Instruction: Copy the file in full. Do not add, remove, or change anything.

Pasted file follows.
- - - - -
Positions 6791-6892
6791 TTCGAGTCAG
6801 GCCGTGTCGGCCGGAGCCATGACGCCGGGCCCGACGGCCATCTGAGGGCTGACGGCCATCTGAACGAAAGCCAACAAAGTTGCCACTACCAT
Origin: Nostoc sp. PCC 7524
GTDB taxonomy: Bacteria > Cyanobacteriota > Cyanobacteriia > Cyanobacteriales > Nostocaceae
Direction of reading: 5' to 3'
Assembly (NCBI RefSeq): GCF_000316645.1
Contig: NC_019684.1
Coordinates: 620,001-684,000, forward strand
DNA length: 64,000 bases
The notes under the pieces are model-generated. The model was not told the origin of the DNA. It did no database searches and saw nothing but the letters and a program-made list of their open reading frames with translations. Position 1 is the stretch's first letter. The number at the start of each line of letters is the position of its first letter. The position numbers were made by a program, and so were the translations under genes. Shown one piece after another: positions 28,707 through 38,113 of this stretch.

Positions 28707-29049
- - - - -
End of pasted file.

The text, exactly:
Positions 6791-6892
6791 TTCGAGTCAG
6801 GCCGTGTCGGCCGGAGCCATGACGCCGGGCCCGACGGCCATCTGAGGGCTGACGGCCATCTGAACGAAAGCCAACAAAGTTGCCACTACCAT
Origin: Nostoc sp. PCC 7524
GTDB taxonomy: Bacteria > Cyanobacteriota > Cyanobacteriia > Cyanobacteriales > Nostocaceae
Direction of reading: 5' to 3'
Assembly (NCBI RefSeq): GCF_000316645.1
Contig: NC_019684.1
Coordinates: 620,001-684,000, forward strand
DNA length: 64,000 bases
The notes under the pieces are model-generated. The model was not told the origin of the DNA. It did no database searches and saw nothing but the letters and a program-made list of their open reading frames with translations. Position 1 is the stretch's first letter. The number at the start of each line of letters is the position of its first letter. The position numbers were made by a program, and so were the translations under genes. Shown one piece after another: positions 28,707 through 38,113 of this stretch.

Positions 28707-29049